Environmental activists are fuming over Japan’s plans to build as many as 45 new coal-fired power stations in the coming years.
Prime Minister Shinzo Abe is still firmly behind plans to build coal plants, despite repeated pressures from environmentalists to stop construction of the major new coal plants. Abe wants more new coal plants to make sure the island nation isn’t too reliant on any one source of electricity.
“Japan needs to import 95 per cent of all its energy sources,” Tom O’Sullivan, an energy analyst with Mathyos Global Advisory in Tokyo, told Australian Broadcasting Corporation. “So it’s trying to diversify its fuel sources and it doesn’t want to be too reliant on any one market.”
Most of the coal Japan plans to burn in these plants will be imported from the U.S. or Australia. The country is also building additional natural gas power plants.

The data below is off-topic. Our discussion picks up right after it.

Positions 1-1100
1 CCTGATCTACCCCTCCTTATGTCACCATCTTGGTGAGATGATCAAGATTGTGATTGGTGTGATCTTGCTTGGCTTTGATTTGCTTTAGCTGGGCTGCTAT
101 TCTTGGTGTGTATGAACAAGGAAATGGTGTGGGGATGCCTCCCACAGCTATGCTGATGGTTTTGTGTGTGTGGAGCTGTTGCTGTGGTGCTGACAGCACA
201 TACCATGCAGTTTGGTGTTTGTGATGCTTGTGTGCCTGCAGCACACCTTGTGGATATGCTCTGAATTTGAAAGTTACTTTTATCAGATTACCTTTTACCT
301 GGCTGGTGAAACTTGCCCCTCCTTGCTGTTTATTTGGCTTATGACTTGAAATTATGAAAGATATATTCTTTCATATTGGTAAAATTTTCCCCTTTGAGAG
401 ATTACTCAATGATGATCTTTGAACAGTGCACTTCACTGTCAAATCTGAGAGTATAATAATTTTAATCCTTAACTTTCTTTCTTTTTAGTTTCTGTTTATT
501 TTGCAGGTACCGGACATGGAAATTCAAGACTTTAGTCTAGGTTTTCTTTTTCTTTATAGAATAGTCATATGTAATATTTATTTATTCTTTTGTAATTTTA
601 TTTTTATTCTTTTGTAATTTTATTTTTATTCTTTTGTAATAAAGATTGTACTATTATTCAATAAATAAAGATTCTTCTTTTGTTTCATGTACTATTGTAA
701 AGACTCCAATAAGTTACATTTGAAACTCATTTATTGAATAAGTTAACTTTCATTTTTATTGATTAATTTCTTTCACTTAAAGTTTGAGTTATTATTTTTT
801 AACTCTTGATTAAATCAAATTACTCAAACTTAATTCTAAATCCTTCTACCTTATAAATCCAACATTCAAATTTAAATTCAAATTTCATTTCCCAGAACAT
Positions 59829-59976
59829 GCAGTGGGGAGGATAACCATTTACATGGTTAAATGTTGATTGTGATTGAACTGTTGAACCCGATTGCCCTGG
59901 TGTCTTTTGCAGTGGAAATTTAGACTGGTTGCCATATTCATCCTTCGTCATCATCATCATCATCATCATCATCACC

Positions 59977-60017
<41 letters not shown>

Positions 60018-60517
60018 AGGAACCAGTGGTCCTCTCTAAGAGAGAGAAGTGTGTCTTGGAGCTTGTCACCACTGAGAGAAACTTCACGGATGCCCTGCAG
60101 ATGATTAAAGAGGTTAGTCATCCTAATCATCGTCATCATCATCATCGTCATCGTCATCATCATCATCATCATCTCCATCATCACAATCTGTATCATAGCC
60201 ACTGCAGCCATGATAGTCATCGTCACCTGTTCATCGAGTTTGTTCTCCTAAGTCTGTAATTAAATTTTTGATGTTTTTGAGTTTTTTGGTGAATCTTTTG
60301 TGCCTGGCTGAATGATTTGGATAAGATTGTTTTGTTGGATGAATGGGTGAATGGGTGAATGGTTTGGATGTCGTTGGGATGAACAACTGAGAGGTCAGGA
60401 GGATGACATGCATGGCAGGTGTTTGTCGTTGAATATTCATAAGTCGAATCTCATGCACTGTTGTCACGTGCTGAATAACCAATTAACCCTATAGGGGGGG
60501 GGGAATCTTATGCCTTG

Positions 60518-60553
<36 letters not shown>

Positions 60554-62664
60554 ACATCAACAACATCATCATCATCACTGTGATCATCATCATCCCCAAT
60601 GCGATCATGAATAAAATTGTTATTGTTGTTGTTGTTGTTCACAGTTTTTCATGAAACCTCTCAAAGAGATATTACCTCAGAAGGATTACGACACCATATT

Japan is turning to coal power due to attempts to transition the country away from nuclear power. The country previously pledged to abandon nuclear power by the 2030s, with major figures like the former prime minister coming out against nuclear.
Officials promised to replace nuclear power with wind or solar, but this caused the price of electricity to rise by 20 percent. Japan’s government currently aims to restart at least 32 of the 54 reactors it shut down following the Fukushima disaster, and wants nuclear power to account for 20 percent of the nation’s total electricity generated by 2030.
Nuclear power provided 29 percent of Japan’s total electricity before 2011, but will decline to 13.6 percent by 2023 and 1.2 percent by 2040, according to reports. Japan got 24 percent of its electricity from coal in 2010 and the country plans to get more than a third of its power from coal by 2040.
Japan’s transition to green energy hasn’t gone well, and the country likely won’t meet its goals. Japan remains a top importer of oil, coal and natural gas, and the government estimated that importing fuel costs the country more than $40 billion annually.
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